These plump finches dwarf every other finch in the trees and nearly every bird that lands on the feeder. The grayish bodies of Pine Grosbeaks are decked out in pinkish reds on males and yellows on females. They easily crush seeds and nip off tree buds and needles with their thick and stubby bill. They breed in open spruce, fir, and pine forests, but they drop in on feeders in winter, especially in the East when they sometimes irrupt outside of their normal range.
Pine Grosbeaks live in open evergreen forests with spruce, pine, or fir across Canada, in mountainous regions in the West, and in subalpine forests in Eurasia. In the Sierra Nevada in California they occur in open red fir and lodgepole pine forests usually higher than 6,000 feet. In the Rocky Mountains they are most common in valleys near timberline (above 9,000 feet). In the winter they either stay in similar habitat, move to lower elevations, or to areas with abundant mountain ash, maple, and ash fruits and seeds.
Nearly 100% of their diet is made up of buds, seeds, and fruits from spruce, pine, juniper, birch, mountain ash, maple, box elder, crabapple, blackberry, ragweed, and burdock. They forage on the ground or in trees, grabbing seeds and fruits or nipping fresh buds and needles from the tips of branches. Though they are primarily vegetarian they catch insects and spiders in the summer. These protein-rich items are often fed to their growing young along with mixed plant foods. In the winter they also eat grit and salt along roadsides. They frequently visit feeders with black oil sunflower seeds or suet. Grosbeaks drink water or eat snow daily.
In trees Pine Grosbeaks sluggishly hop between braches nipping off the new growth of trees or snatching seeds and fruits. They also hop or walk along the ground when they are searching for fallen seeds or fruits. When boreal tree species produce larger seed crops Pine Grosbeaks often raise more young and are more likely to survive the winter. But when those trees fail to produce seed crops the next season, the now larger population of grosbeaks wanders or irrupts outside of the normal breeding range to find food. During these irruptions they often turn up at bird feeders farther south than normal. In the winter, they forage in groups from 5–15 individuals. In areas where different call types exist, individuals with the same song type stick together; they do not forage with other groups with different flight calls. During the breeding season, they form monogamous pairs. Males sing from treetops to defend their breeding territory. Mated pairs have identical flight calls, which may indicate that they form strong bonds with each other.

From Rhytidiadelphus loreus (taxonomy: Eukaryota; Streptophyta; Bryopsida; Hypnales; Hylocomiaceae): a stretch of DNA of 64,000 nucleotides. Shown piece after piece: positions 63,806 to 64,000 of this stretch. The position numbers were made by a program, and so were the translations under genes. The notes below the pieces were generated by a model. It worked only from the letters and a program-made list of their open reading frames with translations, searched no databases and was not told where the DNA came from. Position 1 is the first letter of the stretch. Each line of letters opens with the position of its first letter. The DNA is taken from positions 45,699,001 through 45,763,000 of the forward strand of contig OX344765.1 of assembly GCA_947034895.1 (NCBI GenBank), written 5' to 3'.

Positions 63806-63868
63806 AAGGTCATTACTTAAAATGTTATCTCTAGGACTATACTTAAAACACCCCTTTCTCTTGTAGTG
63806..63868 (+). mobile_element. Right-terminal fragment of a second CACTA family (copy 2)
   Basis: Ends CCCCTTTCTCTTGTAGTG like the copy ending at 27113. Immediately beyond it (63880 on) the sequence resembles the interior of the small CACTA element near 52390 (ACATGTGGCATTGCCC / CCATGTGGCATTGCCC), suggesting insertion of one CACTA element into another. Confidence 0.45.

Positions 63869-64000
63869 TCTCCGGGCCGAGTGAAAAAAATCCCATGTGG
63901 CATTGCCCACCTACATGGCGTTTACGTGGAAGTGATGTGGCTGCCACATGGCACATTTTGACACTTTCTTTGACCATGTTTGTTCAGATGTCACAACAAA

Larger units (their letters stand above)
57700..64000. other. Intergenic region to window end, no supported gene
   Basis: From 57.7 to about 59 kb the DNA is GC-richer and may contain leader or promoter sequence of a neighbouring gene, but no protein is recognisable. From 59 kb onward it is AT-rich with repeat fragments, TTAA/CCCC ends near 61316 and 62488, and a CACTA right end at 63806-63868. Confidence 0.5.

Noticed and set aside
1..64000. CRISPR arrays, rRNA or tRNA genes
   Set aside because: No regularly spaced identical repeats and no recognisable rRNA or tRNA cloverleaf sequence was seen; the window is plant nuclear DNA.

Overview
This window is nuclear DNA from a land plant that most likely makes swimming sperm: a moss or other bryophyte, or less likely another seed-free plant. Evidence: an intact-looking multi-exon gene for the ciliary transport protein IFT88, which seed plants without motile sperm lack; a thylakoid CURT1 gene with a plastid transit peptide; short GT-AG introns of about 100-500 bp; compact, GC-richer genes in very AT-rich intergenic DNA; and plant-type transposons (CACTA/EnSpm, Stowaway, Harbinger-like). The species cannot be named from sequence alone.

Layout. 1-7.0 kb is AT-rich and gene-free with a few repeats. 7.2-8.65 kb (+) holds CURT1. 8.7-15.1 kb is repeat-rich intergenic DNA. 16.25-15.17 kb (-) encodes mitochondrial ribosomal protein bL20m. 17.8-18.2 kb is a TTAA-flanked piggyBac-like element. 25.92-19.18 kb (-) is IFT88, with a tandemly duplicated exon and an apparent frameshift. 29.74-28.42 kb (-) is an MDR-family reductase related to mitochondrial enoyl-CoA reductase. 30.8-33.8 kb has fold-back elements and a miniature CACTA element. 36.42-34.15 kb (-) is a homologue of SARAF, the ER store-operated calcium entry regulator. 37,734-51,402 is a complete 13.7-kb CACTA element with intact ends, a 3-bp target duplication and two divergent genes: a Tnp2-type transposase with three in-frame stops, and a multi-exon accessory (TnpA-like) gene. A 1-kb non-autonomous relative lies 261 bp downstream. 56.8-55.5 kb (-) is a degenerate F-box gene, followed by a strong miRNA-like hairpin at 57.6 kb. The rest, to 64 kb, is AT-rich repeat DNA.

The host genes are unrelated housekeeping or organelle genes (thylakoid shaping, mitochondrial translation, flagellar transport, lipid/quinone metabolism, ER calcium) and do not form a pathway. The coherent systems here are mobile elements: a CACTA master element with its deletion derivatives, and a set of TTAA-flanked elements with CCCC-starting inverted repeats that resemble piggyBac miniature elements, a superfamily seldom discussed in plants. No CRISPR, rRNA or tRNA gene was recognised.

The female builds a loose foundation of evergreen twigs into which she weaves roots and smaller twigs. She then builds the inner cup of the nest with rootlets, twigs, and grass. She lines it with lichen, evergreen needles, soft grasses, and feathers. The nest is around 6–9 inches across and 3–4 inches deep on the outside with an inner cup around 2.5–3 inches across.
© Dave Herr | Macaulay Library
- Large finch; medium-sized songbird.
- Plump, heavy-chested.
- Dark wings with two white wingbars.
- Large stubby curved bill.
- male red.
Pinkish-red head, breast, back and rump. Streaked back. White undertail coverts. Blackish brown wings and tail. White wingbars and tertial edges.
Yellowish olive head and rump. Gray underparts and back. Blackish brown wings and tail. White wingbars and tertial edges.
Immature male usually is indistinguishable from immature or adult female until the second year when it molts and grows new reddish feathers. Some young males have some red or orange feathers in the body plumage, which females apparently lack. Females average duller than males (especially on the crown and rump) and have a lighter russet tinge to the head or lighter olive tinge to the breast than males. The color of the head and body is often golden orange or reddish bronze in males, in contrast to golden yellow of the female, and the chin is often buffier or more brown-gray than in the female.
White-winged Crossbills are smaller than Pine Grosbeaks and have a crisscrossed bill. Female White-winged Crossbills have streaks on the belly and back that female Pine Grosbeaks lack. Evening Grosbeaks have a longer and larger yellow bill and a shorter tail than Pine Grosbeaks. House Finches (as well as Cassin's and Purple Finches) are much smaller and they have streaky sides and backs, which Pine Grosbeaks lack.
Did you know?!
- The tameness and slow-moving behavior of the Pine Grosbeak gave rise to local name in Newfoundland of "mope."
- Winter flocks may stay near a tree with abundant fruit until all of it is consumed.